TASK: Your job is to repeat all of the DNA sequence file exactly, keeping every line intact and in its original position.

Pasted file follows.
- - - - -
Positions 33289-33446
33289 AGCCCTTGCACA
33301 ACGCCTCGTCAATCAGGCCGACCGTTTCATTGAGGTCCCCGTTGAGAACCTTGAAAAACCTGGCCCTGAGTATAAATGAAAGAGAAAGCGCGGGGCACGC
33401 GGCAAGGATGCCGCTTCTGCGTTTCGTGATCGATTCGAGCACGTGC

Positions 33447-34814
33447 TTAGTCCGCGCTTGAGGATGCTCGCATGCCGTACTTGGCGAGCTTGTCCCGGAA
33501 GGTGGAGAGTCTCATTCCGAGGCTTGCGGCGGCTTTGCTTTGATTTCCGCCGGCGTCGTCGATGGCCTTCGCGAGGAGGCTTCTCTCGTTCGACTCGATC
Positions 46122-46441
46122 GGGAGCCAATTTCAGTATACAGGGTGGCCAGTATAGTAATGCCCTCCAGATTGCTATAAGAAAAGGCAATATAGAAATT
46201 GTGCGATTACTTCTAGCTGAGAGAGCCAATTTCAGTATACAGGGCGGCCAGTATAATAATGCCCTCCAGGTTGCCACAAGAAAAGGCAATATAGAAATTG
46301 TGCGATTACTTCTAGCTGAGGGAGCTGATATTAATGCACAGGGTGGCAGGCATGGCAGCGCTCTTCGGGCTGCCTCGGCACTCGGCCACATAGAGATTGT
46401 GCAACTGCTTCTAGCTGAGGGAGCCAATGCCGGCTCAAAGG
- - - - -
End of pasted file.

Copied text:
Positions 33289-33446
33289 AGCCCTTGCACA
33301 ACGCCTCGTCAATCAGGCCGACCGTTTCATTGAGGTCCCCGTTGAGAACCTTGAAAAACCTGGCCCTGAGTATAAATGAAAGAGAAAGCGCGGGGCACGC
33401 GGCAAGGATGCCGCTTCTGCGTTTCGTGATCGATTCGAGCACGTGC

Positions 33447-34814
33447 TTAGTCCGCGCTTGAGGATGCTCGCATGCCGTACTTGGCGAGCTTGTCCCGGAA
33501 GGTGGAGAGTCTCATTCCGAGGCTTGCGGCGGCTTTGCTTTGATTTCCGCCGGCGTCGTCGATGGCCTTCGCGAGGAGGCTTCTCTCGTTCGACTCGATC
Positions 46122-46441
46122 GGGAGCCAATTTCAGTATACAGGGTGGCCAGTATAGTAATGCCCTCCAGATTGCTATAAGAAAAGGCAATATAGAAATT
46201 GTGCGATTACTTCTAGCTGAGAGAGCCAATTTCAGTATACAGGGCGGCCAGTATAATAATGCCCTCCAGGTTGCCACAAGAAAAGGCAATATAGAAATTG
46301 TGCGATTACTTCTAGCTGAGGGAGCTGATATTAATGCACAGGGTGGCAGGCATGGCAGCGCTCTTCGGGCTGCCTCGGCACTCGGCCACATAGAGATTGT
46401 GCAACTGCTTCTAGCTGAGGGAGCCAATGCCGGCTCAAAGG